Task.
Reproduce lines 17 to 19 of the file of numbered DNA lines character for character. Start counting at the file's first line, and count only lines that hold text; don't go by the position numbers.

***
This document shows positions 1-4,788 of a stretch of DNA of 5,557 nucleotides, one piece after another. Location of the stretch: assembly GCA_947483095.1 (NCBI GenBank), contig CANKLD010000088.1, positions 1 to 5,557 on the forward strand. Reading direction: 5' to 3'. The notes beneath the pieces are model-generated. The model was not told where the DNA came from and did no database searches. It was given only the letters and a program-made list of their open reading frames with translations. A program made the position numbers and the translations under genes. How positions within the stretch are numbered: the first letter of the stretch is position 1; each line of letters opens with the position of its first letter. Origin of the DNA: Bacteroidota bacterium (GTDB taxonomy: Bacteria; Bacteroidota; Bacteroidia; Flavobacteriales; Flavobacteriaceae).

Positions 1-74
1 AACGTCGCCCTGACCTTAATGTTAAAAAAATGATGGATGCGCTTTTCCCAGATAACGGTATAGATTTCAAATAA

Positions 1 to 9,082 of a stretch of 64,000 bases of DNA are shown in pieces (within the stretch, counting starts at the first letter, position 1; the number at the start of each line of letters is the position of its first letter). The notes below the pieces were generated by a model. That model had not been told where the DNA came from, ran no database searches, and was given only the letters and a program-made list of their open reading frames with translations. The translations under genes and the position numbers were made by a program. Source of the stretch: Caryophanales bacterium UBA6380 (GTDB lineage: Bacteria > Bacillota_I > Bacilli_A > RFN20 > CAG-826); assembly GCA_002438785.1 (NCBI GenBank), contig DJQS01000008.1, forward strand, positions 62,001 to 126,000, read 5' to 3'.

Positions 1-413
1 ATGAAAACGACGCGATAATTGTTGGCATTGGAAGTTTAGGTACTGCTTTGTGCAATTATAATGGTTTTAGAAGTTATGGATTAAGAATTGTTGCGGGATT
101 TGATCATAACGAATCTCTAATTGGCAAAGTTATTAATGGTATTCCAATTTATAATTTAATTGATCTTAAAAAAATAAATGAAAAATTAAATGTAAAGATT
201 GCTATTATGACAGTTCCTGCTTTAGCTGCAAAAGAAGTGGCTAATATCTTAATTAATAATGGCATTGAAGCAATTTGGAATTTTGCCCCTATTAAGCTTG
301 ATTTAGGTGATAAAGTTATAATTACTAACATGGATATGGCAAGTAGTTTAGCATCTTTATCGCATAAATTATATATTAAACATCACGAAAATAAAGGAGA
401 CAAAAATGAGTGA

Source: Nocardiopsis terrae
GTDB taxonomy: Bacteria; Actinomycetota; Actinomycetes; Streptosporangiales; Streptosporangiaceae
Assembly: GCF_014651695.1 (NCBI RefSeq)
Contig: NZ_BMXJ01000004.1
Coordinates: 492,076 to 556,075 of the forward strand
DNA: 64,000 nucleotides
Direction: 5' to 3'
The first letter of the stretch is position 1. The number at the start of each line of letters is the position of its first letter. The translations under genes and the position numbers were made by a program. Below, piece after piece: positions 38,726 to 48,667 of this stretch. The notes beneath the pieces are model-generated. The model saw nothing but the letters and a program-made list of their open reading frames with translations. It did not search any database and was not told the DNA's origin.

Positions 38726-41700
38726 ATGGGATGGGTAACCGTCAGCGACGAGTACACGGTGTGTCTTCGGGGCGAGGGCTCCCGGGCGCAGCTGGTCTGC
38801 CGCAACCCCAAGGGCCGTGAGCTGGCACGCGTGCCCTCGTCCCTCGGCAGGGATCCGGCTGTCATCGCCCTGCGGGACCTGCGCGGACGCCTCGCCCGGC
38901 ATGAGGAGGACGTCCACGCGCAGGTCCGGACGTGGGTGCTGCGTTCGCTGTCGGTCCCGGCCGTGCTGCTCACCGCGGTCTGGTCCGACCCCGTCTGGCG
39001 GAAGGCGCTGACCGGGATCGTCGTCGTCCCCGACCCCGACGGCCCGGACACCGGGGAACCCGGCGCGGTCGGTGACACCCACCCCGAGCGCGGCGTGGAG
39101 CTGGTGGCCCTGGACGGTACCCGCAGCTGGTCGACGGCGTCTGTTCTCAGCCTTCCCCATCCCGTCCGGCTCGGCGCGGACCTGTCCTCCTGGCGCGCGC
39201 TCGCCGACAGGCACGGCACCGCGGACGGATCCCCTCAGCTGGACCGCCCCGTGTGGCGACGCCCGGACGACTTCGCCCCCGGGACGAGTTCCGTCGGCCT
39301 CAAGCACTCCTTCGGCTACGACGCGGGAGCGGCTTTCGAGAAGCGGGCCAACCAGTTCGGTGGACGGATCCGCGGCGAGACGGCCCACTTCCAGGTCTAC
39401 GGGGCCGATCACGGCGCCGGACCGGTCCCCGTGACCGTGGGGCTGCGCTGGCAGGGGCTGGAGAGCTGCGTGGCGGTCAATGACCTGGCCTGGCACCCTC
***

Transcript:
Direction: 5' to 3'
The first letter of the stretch is position 1. The number at the start of each line of letters is the position of its first letter. The translations under genes and the position numbers were made by a program. Below, piece after piece: positions 38,726 to 48,667 of this stretch. The notes beneath the pieces are model-generated. The model saw nothing but the letters and a program-made list of their open reading frames with translations. It did not search any database and was not told the DNA's origin.

Positions 38726-41700